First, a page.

I actually use an item very similar to this in demos. I don't use a feedback reserve, but it's a good idea. Limiting the feedback reservoir is a really good idea. Free feedback costs are extremely strong, and although not necessarily impossible, shouldn't be readily available. This is especially true, considering it is a magic item that basically takes away the one major limitation of an entire branch of the system. Combine that with built-in spells and you've got a free mage-in-a-can. That makes entire characters irrelevant.


Attribute Ability: Spellstone Crafter
"Doing so adds to any previously stored spells." Dangerous. I would say, "This cannot be done if the stone already contains a spell." Multiple spells in one stone strikes me as potentially problematic. One spell per stone seems thematically much stronger to me, and does less to invalidate casters who are dedicating big chunks of their character to learning a variety of spells.

Gold Cost: I know we don't have much out there on magic items, but I haven't been using a gold cost for them. Instead, it's been thematically more useful to use specific components. More specifically, stuff that people get from specific monsters. A fire-based spellstone might require a phoenix feather or the scale of a dragon. I suppose you could buy components directly, but the purpose is to give players something to adventure for, or at least a side-quest that they can have in the back of their mind when they're doing quests.

Duration: I don't think the duration is necessary, if you're creating a limited magic item. Magic items should be semi-permanent if they're not limited use items like seals or potions.

Capacity: Find a dead horse. Beat it ruthlessly. Multiple spells is not the way I would take this, but it's your campaign. Do as you like.

Shop Note: Shops tend to work better when they have limited, pre-set inventories with pre-set prices. There is a table somewhere that I could dig up that lists out relative magic item cost, but I haven't gotten far on that. A shop with a variety of spell-stones would be cool.


Attribute Ability: Spellstone Spy
I wouldn't do the blind casting mechanic, but otherwise this ability looks fine.

Attribute Ability: Spellstone Master
Ditto, I wouldn't use the risky casting mechanic, but other than that this is fine. If I were to write this ability, I would make the requirement be based on the character's elemental magic skill for that kind of a stone, and I would allow it to reduce the feedback by 2 instead of one. This is extremely strong, but would need a stiff requirement to match.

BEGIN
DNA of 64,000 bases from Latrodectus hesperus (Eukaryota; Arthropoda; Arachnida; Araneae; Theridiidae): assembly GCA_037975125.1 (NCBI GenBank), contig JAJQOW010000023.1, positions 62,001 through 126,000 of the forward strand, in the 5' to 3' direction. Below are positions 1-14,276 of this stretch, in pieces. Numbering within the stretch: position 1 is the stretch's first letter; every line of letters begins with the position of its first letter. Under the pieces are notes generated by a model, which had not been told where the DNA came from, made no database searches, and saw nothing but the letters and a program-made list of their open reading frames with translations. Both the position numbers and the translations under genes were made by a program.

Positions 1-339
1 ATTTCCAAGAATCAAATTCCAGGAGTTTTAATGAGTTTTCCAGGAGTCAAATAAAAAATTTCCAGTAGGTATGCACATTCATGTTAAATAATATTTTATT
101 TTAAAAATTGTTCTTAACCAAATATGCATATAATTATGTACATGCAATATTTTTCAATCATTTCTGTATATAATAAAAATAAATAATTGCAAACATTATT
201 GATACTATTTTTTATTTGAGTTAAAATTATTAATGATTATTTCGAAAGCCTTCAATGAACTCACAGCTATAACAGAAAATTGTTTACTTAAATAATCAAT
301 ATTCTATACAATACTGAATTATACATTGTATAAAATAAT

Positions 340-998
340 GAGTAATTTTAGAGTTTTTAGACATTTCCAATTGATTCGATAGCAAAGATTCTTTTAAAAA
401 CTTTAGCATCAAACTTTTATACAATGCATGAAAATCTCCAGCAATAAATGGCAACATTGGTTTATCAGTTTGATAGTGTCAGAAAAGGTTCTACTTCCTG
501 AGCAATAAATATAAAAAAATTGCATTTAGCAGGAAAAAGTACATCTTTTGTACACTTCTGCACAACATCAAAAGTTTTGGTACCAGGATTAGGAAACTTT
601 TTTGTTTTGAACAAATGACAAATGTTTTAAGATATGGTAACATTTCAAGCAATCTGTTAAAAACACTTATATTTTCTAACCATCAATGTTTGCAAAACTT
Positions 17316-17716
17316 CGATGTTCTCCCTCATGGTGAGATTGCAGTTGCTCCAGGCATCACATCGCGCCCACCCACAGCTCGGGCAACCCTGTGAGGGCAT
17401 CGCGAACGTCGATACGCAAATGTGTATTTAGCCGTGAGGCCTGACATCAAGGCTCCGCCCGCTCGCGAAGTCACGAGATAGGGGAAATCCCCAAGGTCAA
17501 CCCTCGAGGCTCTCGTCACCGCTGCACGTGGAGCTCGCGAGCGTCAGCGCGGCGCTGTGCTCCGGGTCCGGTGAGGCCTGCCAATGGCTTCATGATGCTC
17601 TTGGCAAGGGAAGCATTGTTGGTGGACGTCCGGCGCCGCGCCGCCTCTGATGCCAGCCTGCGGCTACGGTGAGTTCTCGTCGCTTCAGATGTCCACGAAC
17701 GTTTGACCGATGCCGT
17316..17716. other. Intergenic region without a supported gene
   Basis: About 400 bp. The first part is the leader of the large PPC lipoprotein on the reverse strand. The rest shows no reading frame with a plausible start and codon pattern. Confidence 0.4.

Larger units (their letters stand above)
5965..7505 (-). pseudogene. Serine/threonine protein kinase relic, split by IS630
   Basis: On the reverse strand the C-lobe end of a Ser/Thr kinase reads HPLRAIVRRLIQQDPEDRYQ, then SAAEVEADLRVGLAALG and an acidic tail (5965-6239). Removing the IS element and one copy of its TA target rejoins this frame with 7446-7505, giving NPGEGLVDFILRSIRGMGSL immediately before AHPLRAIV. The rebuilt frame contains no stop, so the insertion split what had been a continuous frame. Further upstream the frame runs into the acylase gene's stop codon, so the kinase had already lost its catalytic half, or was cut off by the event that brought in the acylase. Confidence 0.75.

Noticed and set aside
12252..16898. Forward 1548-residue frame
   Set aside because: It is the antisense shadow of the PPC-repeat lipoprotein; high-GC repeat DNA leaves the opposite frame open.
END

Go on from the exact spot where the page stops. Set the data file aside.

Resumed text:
Spellstone Consumer
Free feedback is generally problematic. I would say that instead of losing a stored spell, it destroys the stone. Destroying a magic item to cast one spell for free is huge, but may be worth it in case of emergency.


Good stuff. Thanks for posting this.
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Re: Spellstones

Postby Maugh » Wed Apr 23, 2014 10:35 am

One more thing.

There will be a group of abilities, sort of like the weapon techniques, for augmenting magics. The requirements will be largely skill-driven, but I haven't posted any of those in years. I will get to digging those up, eventually. Too little time, too many projects.
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Re: Spellstones

Postby Wazat » Wed Apr 23, 2014 1:28 pm

Altering feedback costs:
It's true, feedback-1 is potentially a crazy-good bonus. I suspect I'll have to playtest that out to see how big of a deal that will be.

Modifying feedback was one of two ideas I had for the bonus a player would receive. Instead, perhaps a character who knows the spell in the stone can cast it with a +1 to his element roll (which can be combined with the focus' charge), similar to staff. However, spells that don't need a spell power roll (e.g. bubble or flight) won't matter so much. Or the resist roll is rolled at 1 die step lower (e.g. enemy's Grit d6 would become a d4). Again, that favors certain spells.

One more option is that the player only gains the feedback reduction when he uses a slow action to charge the staff, then releases the charge when casting. This gives him the +3 charge bonus to spell power as normal, and he casts at -1 feedback. But it's not overly repeatable -- he has to charge the staff for the bonus. Then it becomes less scary to let him learn an ability for 2 skill points that improves the feedback reduction to 2. He could cast spells for crazy-cheap, but very slowly.

Another alternative is to place a minimum bound on the feedback cost (minimum 4, for example). That way you can reduce it a lot, but not down to 2 or 3 feedback per casting.


As for characters who don't know the spell stored within, they can cast the spell if they charge the focus first, but they don't get the feedback or spell power bonus from the charge (instead they get to cast a spell they don't know). I'm not sure whether this is too limiting, or just right.


Quick-store:
Yet another alternative (and a major departure from above) is to have empty spellstones that act as a short battery. They allow the player to cast a spell with the normal action speed and feedback etc, but it absorbs into the stone instead of manifesting. The player can hold the spell charge for up to one round before it dissipates. While the focus is charged in this way, the player can cast the stored spell as part of another spell, combining the two into one action.